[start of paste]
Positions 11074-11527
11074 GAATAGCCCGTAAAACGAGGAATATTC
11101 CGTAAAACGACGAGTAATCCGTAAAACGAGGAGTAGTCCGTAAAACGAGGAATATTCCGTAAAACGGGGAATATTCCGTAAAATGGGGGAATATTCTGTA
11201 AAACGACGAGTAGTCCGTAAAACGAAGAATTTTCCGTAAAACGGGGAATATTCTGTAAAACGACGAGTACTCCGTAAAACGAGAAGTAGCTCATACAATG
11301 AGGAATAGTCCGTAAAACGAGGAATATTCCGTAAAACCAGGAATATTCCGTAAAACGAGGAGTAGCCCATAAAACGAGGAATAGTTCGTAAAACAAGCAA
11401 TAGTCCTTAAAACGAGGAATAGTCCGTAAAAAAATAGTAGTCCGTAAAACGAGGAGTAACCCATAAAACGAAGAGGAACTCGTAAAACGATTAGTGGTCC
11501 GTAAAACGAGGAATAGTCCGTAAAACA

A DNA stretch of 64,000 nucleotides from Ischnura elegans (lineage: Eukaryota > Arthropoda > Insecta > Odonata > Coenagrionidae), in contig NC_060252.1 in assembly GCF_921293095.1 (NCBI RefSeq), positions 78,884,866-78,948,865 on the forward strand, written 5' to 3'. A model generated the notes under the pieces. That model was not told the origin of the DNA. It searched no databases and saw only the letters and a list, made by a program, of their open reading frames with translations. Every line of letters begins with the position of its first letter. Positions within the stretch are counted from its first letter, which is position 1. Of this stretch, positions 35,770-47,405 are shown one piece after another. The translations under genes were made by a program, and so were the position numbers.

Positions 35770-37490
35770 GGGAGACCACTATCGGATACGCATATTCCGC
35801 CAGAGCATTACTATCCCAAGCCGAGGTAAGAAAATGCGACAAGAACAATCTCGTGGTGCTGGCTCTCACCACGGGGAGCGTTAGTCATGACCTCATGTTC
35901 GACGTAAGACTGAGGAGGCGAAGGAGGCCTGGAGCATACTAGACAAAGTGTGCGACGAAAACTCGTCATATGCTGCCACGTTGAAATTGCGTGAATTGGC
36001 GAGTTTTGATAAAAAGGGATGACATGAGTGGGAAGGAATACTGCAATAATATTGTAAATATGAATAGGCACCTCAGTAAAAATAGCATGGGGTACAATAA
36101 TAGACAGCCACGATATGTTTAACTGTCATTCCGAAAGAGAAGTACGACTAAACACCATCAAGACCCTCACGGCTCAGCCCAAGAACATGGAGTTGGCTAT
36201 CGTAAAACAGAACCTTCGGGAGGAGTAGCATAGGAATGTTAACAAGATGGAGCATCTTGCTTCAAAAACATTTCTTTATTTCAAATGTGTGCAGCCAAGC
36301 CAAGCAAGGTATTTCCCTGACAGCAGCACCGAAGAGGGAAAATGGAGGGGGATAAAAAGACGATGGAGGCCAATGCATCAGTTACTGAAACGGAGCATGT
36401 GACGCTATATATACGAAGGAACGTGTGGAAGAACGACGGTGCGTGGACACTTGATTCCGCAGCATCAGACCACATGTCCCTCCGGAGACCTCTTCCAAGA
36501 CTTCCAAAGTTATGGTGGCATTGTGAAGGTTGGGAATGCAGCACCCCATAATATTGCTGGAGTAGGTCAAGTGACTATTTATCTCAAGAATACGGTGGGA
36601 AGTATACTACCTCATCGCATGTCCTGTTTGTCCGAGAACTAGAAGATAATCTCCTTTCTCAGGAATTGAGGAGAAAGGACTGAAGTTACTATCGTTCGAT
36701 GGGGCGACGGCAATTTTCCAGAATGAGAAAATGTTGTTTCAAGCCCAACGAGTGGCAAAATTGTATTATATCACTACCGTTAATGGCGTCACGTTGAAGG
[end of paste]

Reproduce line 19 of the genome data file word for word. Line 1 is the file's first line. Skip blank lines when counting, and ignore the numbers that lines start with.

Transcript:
36601 AGTATACTACCTCATCGCATGTCCTGTTTGTCCGAGAACTAGAAGATAATCTCCTTTCTCAGGAATTGAGGAGAAAGGACTGAAGTTACTATCGTTCGAT